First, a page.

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Guantanamo detainee alleges wider use of torture by CIA

[JURIST] A Guantanamo [JURIST backgrounder] detainee has alleged that the CIA's torture techniques went beyond those described in last year's Senate Intelligence Committee report, Reuters reported [text] Tuesday. Majid Khan was detained in Pakistan in 2003 and confessed to delivering money to al Qaeda used for a bombing in Jakarta that killed 11 people. He also admitted to planning with other al Qaeda members to poison water supplies and blow up gas stations. Khan's lawyer released interview notes claiming that the CIA interrogators poured ice water on his private areas; video taped him naked while touching his genitals; beat him with sticks, belts, baseball bats, and a hammer; forced him to endure rectal feedings; and kept him in solitary confinement [Baltimore Sun report] for two years. Khan was arraigned last year, and is set to be sentenced next year, facing up to 19 years in prison.

The CIA has been continually accused of torturing terrorist suspects since the attacks on September 11, 2001.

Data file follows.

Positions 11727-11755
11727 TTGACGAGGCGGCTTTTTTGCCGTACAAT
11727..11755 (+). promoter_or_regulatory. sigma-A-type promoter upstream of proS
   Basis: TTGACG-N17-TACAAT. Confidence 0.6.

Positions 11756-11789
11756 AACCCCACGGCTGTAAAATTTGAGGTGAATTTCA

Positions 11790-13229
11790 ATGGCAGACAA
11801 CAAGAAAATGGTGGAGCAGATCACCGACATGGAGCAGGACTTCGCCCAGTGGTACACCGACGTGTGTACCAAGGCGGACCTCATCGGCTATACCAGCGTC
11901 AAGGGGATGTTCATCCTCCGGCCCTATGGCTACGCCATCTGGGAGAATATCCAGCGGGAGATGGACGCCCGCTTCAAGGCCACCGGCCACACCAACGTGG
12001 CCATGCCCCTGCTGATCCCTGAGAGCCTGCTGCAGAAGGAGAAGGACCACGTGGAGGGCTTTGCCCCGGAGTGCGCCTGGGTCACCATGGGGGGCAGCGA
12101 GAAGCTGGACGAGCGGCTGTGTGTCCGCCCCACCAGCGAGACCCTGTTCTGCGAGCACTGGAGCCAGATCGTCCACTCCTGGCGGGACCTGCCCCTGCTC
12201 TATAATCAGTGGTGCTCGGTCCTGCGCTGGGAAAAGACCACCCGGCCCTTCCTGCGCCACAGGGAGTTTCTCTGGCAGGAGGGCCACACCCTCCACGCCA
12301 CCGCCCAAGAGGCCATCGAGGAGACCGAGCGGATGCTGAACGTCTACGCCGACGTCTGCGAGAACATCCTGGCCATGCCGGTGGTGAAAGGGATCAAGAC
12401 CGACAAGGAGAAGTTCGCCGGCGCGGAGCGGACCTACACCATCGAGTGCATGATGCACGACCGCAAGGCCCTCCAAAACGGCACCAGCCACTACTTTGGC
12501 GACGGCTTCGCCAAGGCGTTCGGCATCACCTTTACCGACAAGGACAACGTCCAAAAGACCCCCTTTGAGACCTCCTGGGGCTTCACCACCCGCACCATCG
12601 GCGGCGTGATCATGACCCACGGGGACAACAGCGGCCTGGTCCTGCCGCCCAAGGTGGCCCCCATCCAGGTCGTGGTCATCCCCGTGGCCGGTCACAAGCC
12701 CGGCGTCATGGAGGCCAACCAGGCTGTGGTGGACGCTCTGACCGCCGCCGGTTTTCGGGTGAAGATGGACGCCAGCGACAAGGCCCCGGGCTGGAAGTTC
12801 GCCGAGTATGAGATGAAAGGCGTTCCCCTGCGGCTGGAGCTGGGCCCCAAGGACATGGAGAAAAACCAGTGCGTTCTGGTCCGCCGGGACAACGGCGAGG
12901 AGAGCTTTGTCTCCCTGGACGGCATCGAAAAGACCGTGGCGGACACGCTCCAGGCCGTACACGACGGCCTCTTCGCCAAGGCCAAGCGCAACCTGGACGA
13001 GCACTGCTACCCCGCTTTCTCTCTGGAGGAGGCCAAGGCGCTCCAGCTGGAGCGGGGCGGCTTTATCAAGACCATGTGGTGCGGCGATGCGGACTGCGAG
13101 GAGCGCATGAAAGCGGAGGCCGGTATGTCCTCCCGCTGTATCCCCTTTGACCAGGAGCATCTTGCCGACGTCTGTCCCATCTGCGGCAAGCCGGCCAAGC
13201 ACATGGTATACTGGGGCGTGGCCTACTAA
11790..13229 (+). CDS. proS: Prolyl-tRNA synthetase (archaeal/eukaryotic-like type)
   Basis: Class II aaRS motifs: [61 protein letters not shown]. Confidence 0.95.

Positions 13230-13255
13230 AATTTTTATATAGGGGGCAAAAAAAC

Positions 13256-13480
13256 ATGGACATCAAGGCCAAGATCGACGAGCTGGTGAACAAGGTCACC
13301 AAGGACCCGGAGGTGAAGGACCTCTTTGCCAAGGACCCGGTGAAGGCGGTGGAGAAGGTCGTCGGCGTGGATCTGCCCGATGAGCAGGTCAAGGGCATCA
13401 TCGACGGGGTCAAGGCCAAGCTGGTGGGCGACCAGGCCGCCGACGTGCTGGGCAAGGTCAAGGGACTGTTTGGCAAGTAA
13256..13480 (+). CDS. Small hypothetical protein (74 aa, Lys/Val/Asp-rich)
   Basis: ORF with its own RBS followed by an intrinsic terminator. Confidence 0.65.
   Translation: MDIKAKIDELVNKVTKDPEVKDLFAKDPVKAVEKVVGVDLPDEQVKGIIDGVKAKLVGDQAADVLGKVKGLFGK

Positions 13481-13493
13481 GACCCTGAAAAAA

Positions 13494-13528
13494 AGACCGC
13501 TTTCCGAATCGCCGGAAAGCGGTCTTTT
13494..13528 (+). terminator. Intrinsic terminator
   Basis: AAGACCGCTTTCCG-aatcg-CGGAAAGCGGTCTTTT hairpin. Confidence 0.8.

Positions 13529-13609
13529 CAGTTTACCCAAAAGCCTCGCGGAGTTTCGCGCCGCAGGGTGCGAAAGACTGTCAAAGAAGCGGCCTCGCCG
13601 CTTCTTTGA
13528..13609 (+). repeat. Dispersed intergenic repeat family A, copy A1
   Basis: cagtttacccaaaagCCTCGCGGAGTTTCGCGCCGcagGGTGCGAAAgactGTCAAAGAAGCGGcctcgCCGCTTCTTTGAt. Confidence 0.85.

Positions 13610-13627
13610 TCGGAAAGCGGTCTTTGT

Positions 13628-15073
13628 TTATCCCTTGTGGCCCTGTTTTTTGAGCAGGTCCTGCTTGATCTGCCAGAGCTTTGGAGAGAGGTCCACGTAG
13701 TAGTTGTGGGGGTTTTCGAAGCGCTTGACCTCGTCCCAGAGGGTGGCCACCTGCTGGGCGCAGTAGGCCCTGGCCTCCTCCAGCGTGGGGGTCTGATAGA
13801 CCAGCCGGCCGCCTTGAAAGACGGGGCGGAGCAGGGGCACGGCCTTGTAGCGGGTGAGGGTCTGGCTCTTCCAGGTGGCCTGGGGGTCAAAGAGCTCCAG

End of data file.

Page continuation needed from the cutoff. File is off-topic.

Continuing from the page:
In December the UN Special Rapporteur on counter terrorism and human rights [official website] called for the prosecution [JURIST report] of CIA and other government officials for the interrogation and torture of detainees. That same month the so-called "enhanced interrogation techniques" employed during the Bush administration were deemed to be ineffective [JURIST report], according to the long-awaited Senate Intelligence Committee Report. Last September it was claimed [JURIST report] that the CIA used torture methods beyond waterboarding on suspected terrorists, according to a report published by the Telegraph. In late August 10 victims of the CIA's extraordinary rendition program [JURIST news archive] signed an open letter [JURIST report] to US President Barack Obama urging him to declassify the upcoming Senate Intelligence Committee's report on the program.

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